Creative Commons License
This work is licensed under a Creative Commons Attribution-Noncommercial-No Derivative Works 4.0 License.
Date of Award
Bachelor of Science (BS)
Department of Sociology and Anthropology
Fort Harrison is a historic home located in Rockingham County, Virginia. Occupation of the site began in 1749, when Daniel Harrison constructed the original limestone dwelling, and today it is protected and interpreted by Fort Harrison, Inc. The Department of Anthropology at James Madison University has performed exploratory archaeological fieldwork to better document change in the way the site has been utilized.
This project has evaluated the hypothesis that the main (front) entrance to the house was relocated from the northerly-facing side to the southerly-facing side, in conjunction with the decision to enlarge the structure. Archaeological findings and architectural evidence are supportive of the original hypothesis and the ultimate goal is to answer why the house was reoriented.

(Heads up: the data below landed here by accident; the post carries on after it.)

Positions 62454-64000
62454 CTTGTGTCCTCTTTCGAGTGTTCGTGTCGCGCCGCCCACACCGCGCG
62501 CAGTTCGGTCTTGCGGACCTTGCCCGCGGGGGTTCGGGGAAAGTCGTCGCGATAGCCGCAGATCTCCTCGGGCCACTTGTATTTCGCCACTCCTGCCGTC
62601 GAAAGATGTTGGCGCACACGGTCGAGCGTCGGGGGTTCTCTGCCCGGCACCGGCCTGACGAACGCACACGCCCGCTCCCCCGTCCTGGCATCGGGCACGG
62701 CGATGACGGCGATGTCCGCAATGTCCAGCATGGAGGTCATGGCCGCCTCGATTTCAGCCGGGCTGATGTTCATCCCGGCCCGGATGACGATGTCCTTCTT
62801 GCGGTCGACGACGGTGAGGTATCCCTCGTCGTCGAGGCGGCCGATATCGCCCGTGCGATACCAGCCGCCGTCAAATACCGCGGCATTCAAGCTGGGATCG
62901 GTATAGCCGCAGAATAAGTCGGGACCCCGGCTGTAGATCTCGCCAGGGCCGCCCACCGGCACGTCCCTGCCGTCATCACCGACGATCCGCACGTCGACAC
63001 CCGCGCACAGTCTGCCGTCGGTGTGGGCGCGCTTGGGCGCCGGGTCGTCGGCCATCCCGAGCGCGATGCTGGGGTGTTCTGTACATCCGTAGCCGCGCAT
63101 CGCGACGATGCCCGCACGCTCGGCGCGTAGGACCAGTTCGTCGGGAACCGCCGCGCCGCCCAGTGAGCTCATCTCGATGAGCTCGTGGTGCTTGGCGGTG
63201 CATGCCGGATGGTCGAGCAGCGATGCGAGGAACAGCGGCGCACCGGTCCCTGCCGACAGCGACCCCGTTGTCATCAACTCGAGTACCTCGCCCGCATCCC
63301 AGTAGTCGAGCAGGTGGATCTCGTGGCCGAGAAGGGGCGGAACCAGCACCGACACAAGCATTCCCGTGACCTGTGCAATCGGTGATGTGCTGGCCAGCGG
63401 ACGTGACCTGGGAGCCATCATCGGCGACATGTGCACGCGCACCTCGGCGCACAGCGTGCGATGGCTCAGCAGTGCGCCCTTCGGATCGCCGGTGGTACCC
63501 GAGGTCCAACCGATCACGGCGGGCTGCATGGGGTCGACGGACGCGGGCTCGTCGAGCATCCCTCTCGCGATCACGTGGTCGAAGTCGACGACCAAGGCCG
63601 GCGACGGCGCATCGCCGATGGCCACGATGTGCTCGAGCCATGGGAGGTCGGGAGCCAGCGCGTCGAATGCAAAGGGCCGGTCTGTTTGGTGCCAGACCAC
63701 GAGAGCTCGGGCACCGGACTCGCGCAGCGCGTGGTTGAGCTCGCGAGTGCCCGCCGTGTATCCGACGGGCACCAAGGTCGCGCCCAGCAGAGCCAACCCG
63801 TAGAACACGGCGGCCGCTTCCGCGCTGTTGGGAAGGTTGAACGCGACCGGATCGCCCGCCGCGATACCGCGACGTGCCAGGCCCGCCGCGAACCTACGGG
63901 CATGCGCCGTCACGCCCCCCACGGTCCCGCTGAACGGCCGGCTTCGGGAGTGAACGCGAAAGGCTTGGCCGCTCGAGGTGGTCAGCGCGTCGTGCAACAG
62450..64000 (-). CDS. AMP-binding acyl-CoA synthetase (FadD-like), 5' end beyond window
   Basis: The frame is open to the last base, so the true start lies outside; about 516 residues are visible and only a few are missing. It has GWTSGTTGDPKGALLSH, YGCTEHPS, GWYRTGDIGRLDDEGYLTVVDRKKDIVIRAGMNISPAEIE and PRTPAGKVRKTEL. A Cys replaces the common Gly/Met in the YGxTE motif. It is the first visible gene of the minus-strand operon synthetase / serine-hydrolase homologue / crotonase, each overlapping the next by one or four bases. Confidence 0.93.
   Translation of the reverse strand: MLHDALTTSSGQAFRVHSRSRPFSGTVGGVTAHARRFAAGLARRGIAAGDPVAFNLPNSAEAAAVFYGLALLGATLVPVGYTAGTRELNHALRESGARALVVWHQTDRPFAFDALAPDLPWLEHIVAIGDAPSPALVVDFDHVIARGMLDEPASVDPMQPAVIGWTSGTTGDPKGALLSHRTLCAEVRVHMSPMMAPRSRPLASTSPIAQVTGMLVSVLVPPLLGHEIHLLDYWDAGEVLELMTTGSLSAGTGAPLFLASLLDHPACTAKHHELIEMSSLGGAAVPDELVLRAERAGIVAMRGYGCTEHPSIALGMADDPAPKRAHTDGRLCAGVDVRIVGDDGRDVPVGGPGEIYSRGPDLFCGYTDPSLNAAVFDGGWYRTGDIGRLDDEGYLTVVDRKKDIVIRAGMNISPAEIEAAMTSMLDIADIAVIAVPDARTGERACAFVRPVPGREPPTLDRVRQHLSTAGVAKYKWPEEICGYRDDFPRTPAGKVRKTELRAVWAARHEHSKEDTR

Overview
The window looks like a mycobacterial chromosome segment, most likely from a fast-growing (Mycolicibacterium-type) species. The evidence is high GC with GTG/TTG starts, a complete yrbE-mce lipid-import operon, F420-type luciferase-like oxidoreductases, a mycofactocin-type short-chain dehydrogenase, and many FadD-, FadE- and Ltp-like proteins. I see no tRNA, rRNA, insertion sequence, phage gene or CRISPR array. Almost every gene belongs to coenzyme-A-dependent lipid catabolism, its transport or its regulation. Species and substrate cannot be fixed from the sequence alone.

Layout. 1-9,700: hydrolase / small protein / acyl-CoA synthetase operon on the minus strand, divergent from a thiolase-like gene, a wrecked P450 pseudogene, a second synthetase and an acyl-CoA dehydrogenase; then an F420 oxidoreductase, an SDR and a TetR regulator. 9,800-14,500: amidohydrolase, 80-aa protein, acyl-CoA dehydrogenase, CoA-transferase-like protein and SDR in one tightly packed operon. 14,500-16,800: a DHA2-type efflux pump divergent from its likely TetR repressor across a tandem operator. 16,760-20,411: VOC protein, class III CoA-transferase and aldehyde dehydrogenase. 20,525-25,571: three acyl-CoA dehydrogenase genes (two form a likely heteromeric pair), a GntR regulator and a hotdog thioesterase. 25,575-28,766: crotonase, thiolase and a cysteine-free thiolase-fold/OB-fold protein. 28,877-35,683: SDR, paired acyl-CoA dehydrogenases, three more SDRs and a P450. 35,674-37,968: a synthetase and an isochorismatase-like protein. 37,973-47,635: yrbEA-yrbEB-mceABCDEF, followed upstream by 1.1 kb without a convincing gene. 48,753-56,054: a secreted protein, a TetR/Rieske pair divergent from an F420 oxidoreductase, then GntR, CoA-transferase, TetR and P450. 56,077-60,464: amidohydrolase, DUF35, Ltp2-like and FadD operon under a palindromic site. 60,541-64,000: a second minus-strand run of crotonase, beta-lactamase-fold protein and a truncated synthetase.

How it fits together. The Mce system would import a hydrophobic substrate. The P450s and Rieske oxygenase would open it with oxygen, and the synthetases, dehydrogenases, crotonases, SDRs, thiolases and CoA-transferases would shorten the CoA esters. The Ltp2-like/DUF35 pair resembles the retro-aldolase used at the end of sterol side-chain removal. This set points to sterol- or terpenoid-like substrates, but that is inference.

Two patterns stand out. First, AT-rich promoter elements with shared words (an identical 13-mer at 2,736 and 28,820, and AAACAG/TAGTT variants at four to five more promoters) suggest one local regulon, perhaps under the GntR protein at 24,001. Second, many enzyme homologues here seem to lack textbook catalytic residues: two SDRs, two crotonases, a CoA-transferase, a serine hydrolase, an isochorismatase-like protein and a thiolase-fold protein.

Artifact distributions across the site show how activity areas shifted over time. Earlier activity areas are south of the dwelling and more recent activity areas are located north of the dwelling. Also, a major, secondary structure is documented at the current front side of the Harrison dwelling. There may be multiple reasons for the change in orientation. One reason that is favorable is that as road systems were developing and the overall cultural landscape was evolving, the front entrance was moved to the side of the structure that faced the road and downtown Dayton.
Bergstresser, Rachel Nicole, "An Archaeological Perspective on Architectural Evolution at Fort Harrison" (2018). Senior Honors Projects, 2010-current. 604.